Pallant House Gallery is pleased to announce a solo show of paintings and maquettes by Brighton-based artist Louise Bristow. Timed to coincide with the Gallery’s major summer exhibition of Eduardo Paolozzi, ‘Unofficial Paintings’ explores the importance of collage to Bristow’s working practice and her eclectic range of influences, from Ladybird children’s books to the aesthetic of the Cold War.
BBristow's work explores the power of imagery to evoke periods and ideas from the twentieth century. Her paintings are implanted with signifiers ranging from modernist architecture, graffiti and press photographs to colours, shapes and abstract patterns that are used to trigger meaning. By layering three-dimensional models and flat collages that are meticulously constructed and staged in her studio, Bristow set ups narratives, often with an underlying philosophical or political commentary.
Following in the vein of Pop artists such as Eduardo Paolozzi, whose work is shown concurrently in the main galleries, her paintings draw upon an eclectic repertoire of source material that she has amassed throughout her career. Attracted by the particular quality of print or textured paper, she returns repeatedly to her collection of vintage book jackets, magazine cuttings, commercial packaging and postage stamps, resulting in the frequent reoccurrence of imagery in her work.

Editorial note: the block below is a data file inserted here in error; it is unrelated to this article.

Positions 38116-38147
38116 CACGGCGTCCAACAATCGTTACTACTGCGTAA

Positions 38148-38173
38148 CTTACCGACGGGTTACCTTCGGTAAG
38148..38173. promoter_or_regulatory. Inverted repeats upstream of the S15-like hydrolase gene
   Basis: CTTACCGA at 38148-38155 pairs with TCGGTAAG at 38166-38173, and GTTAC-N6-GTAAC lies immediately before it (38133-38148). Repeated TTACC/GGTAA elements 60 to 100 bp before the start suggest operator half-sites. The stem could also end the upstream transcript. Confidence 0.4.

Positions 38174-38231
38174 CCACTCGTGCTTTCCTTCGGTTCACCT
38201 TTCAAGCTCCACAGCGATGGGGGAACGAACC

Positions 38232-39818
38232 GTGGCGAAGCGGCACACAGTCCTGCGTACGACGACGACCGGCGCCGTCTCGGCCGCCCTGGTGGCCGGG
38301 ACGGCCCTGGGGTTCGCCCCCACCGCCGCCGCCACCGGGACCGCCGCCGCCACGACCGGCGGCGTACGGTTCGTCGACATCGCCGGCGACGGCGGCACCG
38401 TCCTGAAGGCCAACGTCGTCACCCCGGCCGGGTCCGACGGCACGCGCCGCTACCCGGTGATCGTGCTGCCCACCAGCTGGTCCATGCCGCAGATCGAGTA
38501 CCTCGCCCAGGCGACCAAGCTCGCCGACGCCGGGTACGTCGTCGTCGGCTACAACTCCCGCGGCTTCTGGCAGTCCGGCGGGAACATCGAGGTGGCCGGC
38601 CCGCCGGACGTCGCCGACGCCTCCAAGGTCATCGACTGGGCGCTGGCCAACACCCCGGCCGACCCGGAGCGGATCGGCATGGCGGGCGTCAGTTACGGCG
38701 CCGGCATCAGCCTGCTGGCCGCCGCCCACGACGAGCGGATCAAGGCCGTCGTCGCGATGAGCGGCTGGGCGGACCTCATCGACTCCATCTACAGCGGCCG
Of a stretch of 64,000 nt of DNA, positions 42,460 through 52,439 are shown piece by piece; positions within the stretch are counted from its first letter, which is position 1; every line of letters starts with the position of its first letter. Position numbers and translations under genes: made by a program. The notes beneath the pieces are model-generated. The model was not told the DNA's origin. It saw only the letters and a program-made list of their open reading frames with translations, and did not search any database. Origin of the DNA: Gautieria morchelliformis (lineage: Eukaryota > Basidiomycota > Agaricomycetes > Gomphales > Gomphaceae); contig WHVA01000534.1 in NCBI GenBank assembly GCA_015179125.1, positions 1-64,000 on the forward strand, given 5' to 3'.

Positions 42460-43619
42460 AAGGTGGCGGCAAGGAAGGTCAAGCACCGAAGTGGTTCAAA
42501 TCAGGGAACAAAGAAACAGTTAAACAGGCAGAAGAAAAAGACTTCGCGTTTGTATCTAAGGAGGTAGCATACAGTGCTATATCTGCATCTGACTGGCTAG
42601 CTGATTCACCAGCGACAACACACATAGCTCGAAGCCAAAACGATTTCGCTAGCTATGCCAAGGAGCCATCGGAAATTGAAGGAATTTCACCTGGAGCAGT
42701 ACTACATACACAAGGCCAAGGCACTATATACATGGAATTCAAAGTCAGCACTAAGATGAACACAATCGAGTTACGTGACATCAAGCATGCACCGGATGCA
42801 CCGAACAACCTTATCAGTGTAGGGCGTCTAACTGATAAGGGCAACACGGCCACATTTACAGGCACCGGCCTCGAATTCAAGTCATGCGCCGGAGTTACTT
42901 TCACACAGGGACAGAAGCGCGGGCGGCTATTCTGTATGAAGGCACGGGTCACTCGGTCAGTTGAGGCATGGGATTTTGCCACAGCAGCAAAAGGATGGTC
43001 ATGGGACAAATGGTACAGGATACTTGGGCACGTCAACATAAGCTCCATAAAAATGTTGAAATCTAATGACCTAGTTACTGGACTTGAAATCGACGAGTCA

‘Unofficial Paintings' takes its title from Soviet terminology that was applied to non-endorsed art in former Eastern Bloc countries, reflecting Bristow's enduring fascination with Cold War politics and aesthetics. The academic style of Socialist Realism is central to the look of her paintings in the way that she painstakingly captures the visual appearance of objects, and yet her modest scale and preference for gouache rather than oil paint aligns them more closely with covert, dissident art.Bristow has only recently come to recognise her preparatory models as artworks in their own right. Exhibited alongside her early constructions and paintings in the Gallery's De' Longhi Print Room, which is conventionally reserved for two-dimensional prints and drawings, they demonstrate her interest in ‘marginal, hidden and forgotten things' and force us to consider what can be defined as official or unofficial art.
Louise Bristow: Unofficial Paintings will be shown at the Gallery alongside a season of exhibitions on the theme of collage including ‘Eduardo Paolozzi: Collaging Culture' (6 July - 13 October). Of this pairing, Bristow says: "I really identify with Paolozzi. He had a veracious appetite for images and a distinct repertoire that makes his work immediately recognisable,"
‘Louise Bristow: Unofficial Paintings' is on from 2 July - 18 August 2013 in the De'Longhi Print Room. The artist will talk in conversation with Peter Suchin on Thursday 1 August, 6pm. www.pallant.org.uk